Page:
Over the weekend, I honored the one-year anniversary of the COVID pandemic by scrolling through the pictures on my phone. The collection included empty meat counters, picked-over produce, and bare shelves that should’ve been stocked with toilet paper and cleaning supplies. At the time, it wasn’t clear whether we’d succumb to the virus or starve. 

But here we are.  

Sometimes our writing lives feel as barren as those shelves. We show up to the page hoping our muse will tag along. Instead, we endure a deafening internal radio silence and fear that our creative life might be done.  

There are a number of reasons why your creativity might have dried up,  including: 
 

  • External radio silence on submissions and queries
  • Pressures to produce 
  • Mental health challenges or physical illnesses  
  • The rejection blues 

 
To remedy these issues you need to understand what’s going on below the surface. 

Radio Silence on Submissions 

While waiting for a submission reply, your brain might try to champion your writing project by whispering “Pick me! Pick me!” into the ether, hoping an agent or publisher will be inspired to read and then accept your work. 

But as much as we might like to influence the order of submittable submissions or rearrange someone’s inbox with our good thoughts and email refresh habits, we can’t. 

Holding on to work you’ve sent out eats away at your creativity.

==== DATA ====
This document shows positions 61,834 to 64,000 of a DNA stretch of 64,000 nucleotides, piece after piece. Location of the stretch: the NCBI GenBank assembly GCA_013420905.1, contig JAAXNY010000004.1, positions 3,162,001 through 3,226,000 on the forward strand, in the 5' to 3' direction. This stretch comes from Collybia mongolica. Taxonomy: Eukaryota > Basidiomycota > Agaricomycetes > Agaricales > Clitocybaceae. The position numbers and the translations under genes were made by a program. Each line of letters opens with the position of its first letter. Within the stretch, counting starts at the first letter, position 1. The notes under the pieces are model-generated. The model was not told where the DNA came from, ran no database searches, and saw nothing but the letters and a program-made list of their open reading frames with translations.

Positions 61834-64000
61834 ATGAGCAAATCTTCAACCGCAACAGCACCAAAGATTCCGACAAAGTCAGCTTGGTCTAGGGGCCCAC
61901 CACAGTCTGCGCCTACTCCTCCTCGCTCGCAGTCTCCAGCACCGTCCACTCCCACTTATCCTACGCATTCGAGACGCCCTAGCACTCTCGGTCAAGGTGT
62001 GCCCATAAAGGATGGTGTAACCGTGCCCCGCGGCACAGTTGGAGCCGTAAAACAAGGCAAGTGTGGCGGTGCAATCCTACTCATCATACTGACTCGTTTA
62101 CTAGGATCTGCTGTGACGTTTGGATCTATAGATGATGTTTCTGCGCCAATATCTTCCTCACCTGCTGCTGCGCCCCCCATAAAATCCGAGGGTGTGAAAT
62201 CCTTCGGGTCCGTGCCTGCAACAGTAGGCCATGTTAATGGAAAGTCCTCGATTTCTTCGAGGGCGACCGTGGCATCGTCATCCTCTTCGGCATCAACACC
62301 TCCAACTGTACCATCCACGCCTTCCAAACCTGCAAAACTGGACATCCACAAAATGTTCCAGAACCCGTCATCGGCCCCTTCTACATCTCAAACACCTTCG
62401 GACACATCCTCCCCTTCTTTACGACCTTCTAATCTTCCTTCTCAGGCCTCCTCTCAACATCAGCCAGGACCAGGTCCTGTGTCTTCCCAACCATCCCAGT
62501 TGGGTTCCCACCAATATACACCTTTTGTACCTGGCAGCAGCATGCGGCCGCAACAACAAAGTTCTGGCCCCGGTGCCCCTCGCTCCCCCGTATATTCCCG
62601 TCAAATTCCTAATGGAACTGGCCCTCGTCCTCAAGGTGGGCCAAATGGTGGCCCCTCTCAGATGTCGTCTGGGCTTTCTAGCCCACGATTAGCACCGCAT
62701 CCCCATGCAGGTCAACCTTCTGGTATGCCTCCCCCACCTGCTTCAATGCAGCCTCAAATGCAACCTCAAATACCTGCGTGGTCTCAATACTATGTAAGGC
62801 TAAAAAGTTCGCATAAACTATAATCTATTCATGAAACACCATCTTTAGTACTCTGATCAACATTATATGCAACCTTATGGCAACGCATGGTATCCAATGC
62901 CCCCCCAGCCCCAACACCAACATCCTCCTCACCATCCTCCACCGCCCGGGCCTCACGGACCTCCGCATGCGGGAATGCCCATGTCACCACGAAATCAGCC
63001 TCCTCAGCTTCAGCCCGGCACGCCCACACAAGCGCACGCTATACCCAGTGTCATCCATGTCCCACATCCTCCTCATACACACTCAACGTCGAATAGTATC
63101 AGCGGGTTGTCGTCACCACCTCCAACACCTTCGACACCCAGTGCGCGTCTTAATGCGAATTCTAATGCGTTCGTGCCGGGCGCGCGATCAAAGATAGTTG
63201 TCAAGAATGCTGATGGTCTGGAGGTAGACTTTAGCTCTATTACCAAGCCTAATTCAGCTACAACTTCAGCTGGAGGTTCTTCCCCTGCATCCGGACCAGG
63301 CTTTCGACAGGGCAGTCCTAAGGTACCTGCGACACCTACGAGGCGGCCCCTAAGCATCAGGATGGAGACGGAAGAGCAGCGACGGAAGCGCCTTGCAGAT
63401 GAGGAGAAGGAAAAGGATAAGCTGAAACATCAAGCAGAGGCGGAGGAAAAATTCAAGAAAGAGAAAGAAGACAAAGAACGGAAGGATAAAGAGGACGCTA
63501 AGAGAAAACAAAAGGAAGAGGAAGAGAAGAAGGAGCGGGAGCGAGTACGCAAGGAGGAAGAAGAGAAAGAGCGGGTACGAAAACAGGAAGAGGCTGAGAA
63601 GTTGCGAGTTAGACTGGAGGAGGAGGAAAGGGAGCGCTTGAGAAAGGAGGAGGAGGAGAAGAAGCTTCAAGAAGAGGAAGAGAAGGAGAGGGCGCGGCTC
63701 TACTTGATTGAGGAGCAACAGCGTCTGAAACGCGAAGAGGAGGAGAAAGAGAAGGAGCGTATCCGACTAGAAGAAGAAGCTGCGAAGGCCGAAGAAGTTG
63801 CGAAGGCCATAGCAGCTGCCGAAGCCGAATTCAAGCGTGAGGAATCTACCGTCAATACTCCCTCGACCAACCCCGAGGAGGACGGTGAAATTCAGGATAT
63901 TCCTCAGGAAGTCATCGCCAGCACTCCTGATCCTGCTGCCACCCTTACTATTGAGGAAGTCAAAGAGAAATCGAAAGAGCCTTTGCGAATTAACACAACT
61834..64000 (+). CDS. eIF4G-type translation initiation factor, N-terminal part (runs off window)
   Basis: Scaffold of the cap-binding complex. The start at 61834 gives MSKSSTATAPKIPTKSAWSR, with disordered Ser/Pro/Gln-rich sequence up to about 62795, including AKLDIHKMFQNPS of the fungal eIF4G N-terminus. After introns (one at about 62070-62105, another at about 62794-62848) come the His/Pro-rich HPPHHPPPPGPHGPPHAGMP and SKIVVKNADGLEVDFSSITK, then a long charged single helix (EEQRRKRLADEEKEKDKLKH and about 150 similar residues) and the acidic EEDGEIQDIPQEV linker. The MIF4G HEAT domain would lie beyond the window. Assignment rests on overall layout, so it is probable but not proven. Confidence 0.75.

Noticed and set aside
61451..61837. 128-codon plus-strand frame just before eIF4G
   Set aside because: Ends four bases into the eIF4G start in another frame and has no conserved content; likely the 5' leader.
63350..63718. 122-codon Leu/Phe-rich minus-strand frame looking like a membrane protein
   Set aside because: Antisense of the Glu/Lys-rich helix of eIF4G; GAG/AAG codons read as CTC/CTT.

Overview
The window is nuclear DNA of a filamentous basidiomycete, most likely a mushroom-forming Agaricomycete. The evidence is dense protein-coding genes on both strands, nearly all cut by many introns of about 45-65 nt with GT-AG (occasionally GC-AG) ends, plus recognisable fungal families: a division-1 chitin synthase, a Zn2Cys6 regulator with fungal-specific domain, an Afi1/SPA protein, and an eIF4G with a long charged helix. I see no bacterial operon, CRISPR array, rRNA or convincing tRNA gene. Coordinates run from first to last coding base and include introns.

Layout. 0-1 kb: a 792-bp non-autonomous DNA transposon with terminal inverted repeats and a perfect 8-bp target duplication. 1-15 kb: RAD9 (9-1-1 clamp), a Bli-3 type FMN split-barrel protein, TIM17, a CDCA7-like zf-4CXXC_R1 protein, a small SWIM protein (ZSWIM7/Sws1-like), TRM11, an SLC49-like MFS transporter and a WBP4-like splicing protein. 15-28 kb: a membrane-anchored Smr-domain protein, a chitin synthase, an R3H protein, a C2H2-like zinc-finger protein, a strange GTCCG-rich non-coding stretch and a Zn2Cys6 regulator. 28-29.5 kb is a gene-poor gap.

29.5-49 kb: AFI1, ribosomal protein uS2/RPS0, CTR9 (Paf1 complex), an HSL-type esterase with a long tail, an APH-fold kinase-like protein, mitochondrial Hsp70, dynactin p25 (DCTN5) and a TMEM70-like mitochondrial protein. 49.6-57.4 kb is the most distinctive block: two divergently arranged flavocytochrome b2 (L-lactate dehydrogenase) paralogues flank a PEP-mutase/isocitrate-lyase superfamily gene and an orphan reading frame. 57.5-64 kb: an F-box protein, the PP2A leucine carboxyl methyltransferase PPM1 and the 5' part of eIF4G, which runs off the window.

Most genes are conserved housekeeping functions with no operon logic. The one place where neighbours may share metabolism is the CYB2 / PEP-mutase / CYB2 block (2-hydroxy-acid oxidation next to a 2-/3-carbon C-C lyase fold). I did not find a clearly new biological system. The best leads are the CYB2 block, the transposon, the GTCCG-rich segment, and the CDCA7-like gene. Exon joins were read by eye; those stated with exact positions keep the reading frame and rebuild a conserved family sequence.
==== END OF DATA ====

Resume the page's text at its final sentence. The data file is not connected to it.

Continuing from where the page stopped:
Sometimes we can’t help but do this. 

If this is the case, follow writer Philip Lawton’s advice and accept that your writing life has entered a fallow period. Rest, listen to music, garden, or do anything else that rejuvenates you. As you enjoy life, have faith that these activities are setting the stage for fertile writing periods to come. 

If you’re looking for a way out of this holding pattern, here are a few suggestions:  

  • Throw a going-away party for your project so you can mentally let it go. 
  • When you can’t stop thinking of it, write the project a letter just like you would to a friend who’s away on a trip. Burn the letter as a way of sending it off. 
  • Schedule fifteen minutes of publication worry time into your calendar. At the appointed time, set a timer and then obsess, fret, or anguish about how long it’s taking and how you have no idea what this means. When the timer sounds, do something physical to release your angst. Then get back to work. 

Pressuring Yourself to Produce

Sometimes fear that taking a break means we’ll never write anything again.

Or we fear that “real writers” constantly produce new work. Would we still be a writer if let ourselves slack off? 

Or perhaps, we’ve been driving ourselves to work on something really intense, or even traumatic.

Pressuring ourselves into a state of productivity drive the muse away. When we ignore our feelings, the wounded part of us can turn off the creative tap until we work on safer material. 

The opposite of fear is love, so that’s my prescription for you. 

  • Love yourself by varying the intensity of the topics you write about. 
  • Love yourself by recognizing that “real writers” take breaks and then allow yourself to do the same.
  • Love yourself by finding and following your joy. Write something just for fun and then share it with friends. Don’t do this for feedback. Do it because sharing your creativity brings you joy.